Deck of Many Genres

Mandatory Legal Disclaimer: side effects of bringing the magic item in this post into a game with a group that takes their games too seriously or that aren’t already expecting some serious weirdness may include rage quitting by players, blank stares, loose teeth, lost friendships or, in extreme cases, critical existence failure.

Recently while at my desk, an idea occurred to me for a magic item that might inspire far more dread in the hearts of players than even the infamous Deck of Many Things… as the title suggests, this is none other than The Deck of Many Genres. This is a magic item that is best reserved to particularly open-minded, experimental or creative play groups and GMs, and would clearly be much easier to use in a game like FATE, Wushu, Capes or Savage Worlds that can be retooled to new genres on the fly without hours of number-crunching misery. Alternately, a wily or enterprising GM might have stats generated for existing characters from your D20 or whatever game in FATE, Capes or something similarly fast and fluid that can be taken to hare off into crazy land with this thing as a side jaunt.

Anyhow, when some poor fool unsuspecting or brave adventurer draws a card from this unassuming deck of enchanted playing cards, the genre of story in which the current adventure is taking place takes a hard shift into that which is represented on the card, which might be a style of roleplaying game, movie, literature, video game or TV show. Characters and plot points remain, as do their antagonists and the people around them, but are shifted into forms that are recognizable yet more suited to the new type of story in which they find themselves… until somebody draws another card. For example, if your dungeon crawling quest to topple Evil Warlord the 18th gets turned into an 80’s-era teen movie, your play group turns into the band of lovable misfits, the dungeon and its monsters (and the inevitable village nearby) become their school/mall/whatever and associated inhabitants, bullies and such while Evil Warlord the 18th himself becomes the corrupt/lame/overly strict principal/bossy parent/other authority figure, while if the game turns into a Kaiju story, then the party leader’s mother-in-law becomes the rampaging monster. It’s probably best if the deck only allows so many cards to be drawn in a given allotment of time, though players foolish enough to try playing 52-card pickup with it deserve a suitably horrible, mind-screw fate that would make the endings of Neon Genesis Evangeleon, FLCL or The Village seem sensible by comparison.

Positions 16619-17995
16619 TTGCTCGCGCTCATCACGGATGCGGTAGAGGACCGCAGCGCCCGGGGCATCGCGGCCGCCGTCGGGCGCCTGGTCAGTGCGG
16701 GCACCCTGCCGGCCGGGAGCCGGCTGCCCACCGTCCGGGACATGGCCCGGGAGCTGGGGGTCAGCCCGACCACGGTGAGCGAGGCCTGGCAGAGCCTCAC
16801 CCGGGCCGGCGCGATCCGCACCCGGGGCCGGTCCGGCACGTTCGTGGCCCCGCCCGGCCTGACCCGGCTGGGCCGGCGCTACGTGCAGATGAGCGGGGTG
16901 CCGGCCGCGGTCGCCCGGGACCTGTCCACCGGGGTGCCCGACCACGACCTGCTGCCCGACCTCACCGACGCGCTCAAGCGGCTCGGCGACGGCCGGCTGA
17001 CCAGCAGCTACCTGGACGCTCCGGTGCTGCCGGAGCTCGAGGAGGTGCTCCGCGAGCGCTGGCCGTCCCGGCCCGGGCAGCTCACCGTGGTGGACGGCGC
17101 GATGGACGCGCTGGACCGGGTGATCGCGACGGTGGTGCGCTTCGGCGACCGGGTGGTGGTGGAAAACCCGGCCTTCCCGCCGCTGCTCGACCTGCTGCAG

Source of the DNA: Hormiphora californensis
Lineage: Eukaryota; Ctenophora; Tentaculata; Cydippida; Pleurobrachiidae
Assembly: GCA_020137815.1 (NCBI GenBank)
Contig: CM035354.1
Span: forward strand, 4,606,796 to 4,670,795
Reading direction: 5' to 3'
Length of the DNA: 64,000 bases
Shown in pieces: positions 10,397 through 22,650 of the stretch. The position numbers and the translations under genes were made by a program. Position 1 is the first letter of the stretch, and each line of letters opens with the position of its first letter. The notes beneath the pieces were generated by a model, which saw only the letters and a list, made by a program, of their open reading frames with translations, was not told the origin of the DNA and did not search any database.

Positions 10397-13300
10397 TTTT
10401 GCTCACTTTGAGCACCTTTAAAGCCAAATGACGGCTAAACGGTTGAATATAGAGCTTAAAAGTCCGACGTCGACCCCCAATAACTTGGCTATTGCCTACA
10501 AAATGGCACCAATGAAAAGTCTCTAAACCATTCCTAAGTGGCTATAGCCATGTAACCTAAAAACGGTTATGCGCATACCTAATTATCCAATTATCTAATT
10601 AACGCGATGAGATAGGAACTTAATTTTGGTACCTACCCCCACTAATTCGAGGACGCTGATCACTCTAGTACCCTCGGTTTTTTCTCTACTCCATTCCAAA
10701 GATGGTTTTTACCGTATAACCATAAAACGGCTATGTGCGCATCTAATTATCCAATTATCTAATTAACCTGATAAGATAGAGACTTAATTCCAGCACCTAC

I’d love to include rules for using a regular deck of playing cards to simulate one of these like the classic Deck of Many Things, but I had too many ideas to fit onto a 52-card deck so I’m not going to bother (if you want to, go right on ahead! I’d love to see what makes the cut on yours). Instead, I’ll go for a percentile chart, though you could always just print the name of each type on a card and draw easily enough.  Anyhow, here’s the chart. Be afraid.

% Roll Genre
1 Film Noir
2 Space Opera
3 Sword and Sorcery (think Conan the Barbarian)
4 Post Apocalyptic Wasteland
5 Soap Opera
6 Spy Drama
7 Kaiju
8 Disaster Movie
9 Zombie Apocalypse
10 Urban Fantasy
11 80’s Action Flick
12 60’s Sitcom
13 Romance
14 Music Video
15 Fairy Tale
16 Murder Mystery
17 Slasher Flick
18 Black and White Horror Movie
19 Buddy Comedy
20 Greek Tragedy